The town of Mansfield, Ohio, lies about halfway between Cleveland, on Lake Erie, and the state capital Columbus in the center of the state. The city is known for hosting the Miss Ohio pageant and as the birthplace of Luke Perry of Beverly Hills, 90210—and as the location of BibleWalk, purportedly Ohio’s only life-size wax museum.
The full name of BibleWalk is the Living Bible Museum. It has been in operation since 1983 and welcomes 40,000 curious visitors through its doors annually. The purpose of the museum is to illustrate scenes from the Bible with wax figures in dioramas, much like exhibits at the Museum of Natural History.
The museum features more than 300 figures, many of them reclaimed after having been discarded from other museums—which means that there are more than a few celebrities and famous people in the mix. When the figures “true” identities shine through the Biblical costumes, it can make for an odd experience.
Among the Hollywood movie stars you might spot in the museum are Tom Cruise, Elizabeth Taylor, John Travolta, Steve McQueen, and two figures from British royalty: Prince Philip and Prince Charles.
Julia Mott-Hardin, the director of BibleWalk, will not admit patrons if she thinks they only want to see the celebrities in this odd context: “I’ve had calls from people who wanted to take the tour, but only if I accompanied them pointing out the celebrities. I refused. The museum is about glorifying God and his work.”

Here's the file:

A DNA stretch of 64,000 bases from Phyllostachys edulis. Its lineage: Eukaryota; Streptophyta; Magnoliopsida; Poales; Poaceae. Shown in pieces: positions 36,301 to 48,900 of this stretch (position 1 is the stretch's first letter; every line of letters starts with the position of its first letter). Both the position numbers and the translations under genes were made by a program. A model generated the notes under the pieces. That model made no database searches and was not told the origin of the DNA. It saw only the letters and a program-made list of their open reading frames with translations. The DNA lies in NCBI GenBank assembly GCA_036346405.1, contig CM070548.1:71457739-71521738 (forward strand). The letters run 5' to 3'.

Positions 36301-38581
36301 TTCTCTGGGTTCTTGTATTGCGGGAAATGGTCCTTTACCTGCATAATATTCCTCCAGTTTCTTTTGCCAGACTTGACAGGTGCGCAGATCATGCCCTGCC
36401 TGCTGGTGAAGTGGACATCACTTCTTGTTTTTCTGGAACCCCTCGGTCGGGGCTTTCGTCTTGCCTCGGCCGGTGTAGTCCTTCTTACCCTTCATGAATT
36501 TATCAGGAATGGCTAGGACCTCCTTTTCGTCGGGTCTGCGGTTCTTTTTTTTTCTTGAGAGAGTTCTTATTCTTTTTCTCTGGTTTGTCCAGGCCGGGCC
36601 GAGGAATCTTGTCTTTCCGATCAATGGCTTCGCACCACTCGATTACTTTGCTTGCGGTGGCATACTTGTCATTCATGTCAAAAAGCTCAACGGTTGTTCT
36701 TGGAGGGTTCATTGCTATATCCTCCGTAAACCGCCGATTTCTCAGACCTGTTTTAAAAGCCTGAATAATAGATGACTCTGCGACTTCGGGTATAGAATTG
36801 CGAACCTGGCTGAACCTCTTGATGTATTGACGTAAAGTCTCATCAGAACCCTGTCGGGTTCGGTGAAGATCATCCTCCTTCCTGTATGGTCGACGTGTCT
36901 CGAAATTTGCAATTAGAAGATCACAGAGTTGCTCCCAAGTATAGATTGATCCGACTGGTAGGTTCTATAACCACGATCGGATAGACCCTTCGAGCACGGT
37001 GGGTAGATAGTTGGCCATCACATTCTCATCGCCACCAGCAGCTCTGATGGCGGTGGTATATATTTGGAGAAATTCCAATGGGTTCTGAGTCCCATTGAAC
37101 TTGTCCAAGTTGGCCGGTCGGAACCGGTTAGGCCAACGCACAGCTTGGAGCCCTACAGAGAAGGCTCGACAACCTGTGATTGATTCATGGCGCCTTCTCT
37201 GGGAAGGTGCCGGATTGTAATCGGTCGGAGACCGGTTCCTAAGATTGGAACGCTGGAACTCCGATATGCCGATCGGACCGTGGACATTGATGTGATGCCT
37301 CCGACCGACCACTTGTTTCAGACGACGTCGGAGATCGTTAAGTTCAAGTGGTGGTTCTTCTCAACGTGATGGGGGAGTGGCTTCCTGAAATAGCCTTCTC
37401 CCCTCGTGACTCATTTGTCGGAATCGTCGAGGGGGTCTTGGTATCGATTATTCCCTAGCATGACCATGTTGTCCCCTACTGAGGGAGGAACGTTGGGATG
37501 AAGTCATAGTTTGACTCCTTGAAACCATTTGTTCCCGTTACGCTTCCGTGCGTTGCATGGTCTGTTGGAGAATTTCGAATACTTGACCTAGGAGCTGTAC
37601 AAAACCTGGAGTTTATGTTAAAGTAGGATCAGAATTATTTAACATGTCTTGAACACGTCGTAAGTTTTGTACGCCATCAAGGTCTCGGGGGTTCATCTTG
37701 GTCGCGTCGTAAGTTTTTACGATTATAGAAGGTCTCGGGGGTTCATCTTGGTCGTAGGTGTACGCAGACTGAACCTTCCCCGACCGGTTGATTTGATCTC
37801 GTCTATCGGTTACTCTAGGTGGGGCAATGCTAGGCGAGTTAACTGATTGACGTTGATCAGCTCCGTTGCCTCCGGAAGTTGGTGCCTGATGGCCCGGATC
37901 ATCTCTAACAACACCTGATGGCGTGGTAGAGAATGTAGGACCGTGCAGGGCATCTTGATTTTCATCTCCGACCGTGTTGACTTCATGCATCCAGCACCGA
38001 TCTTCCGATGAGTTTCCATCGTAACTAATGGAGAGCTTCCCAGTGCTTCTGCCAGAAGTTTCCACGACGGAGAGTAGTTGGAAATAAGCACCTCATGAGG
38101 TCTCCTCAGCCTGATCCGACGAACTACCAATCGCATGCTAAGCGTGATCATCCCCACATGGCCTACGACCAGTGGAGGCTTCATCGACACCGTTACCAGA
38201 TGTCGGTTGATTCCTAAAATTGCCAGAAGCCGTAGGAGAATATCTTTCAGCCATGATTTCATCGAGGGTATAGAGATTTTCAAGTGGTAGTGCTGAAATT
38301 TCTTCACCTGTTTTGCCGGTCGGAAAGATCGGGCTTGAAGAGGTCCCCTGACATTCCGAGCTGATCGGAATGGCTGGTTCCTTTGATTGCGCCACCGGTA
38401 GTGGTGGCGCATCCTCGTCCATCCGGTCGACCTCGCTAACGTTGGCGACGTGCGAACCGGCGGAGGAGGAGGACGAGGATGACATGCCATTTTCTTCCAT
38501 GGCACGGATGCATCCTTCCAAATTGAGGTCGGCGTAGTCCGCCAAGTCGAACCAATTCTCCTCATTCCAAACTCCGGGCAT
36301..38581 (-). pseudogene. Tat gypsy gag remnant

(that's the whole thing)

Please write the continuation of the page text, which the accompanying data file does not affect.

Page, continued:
Some of the figures have not been identified (if they indeed are celebrities). Feel free to guess—is that one Al Pacino? Margot Kidder? Do you spot Gloria Steinem in there?
Tom Cruise as Jesus Christ
Elizabeth Taylor, looking startled
George Harrison as God
Not the easiest to identify, but this monarch was originally John Travolta
There were many different versions of Sexual Trivia put out after the first one debuted in 1984 from Baron/Scott Enterprises - the same perverted geniuses behind the Dirty Words dice game from 1977.
A sort of deviant play on Monopoly, the first player to collect 100 orgasm dollars, wins. Because, of course they do. On the pamphlet that lists the rules for gameplay, it is recommended that Sexual Trivia NOT be played while riding public transportation. And as you might imagine, there is a pretty good reason why. I wasn’t kidding around when I said this is a board game for folks with a deviant streak. Best enjoyed by those who have no problem admitting they know that the average age of a prostitute in Europe is actually 25 (an actual question straight from the game) and not 19. HA!
Image from Sexual Trivia Strikes Again (the second edition, 1984)
The saga of Heavy Metal Parking Lot is practically indie-filmdom’s Greatest Story Ever Told. In 1986, Jeff Krulik and John Heyn brought a camera to a Judas Priest show and interviewed the fans milling about in the parking lot. The result was just about the funniest 17 minutes of nonfiction film ever produced—drunken, stoned, and just plain old amped-up metalhead kids mugged and preened for the cameras, and generally just obliged the videographers by absolutely reveling in the attention being paid to them. It’s people being people in some of the best slice-of-life filmmaking ever made, and no less an indie-film godhead than John Waters is said to have claimed that the film gave him the creeps.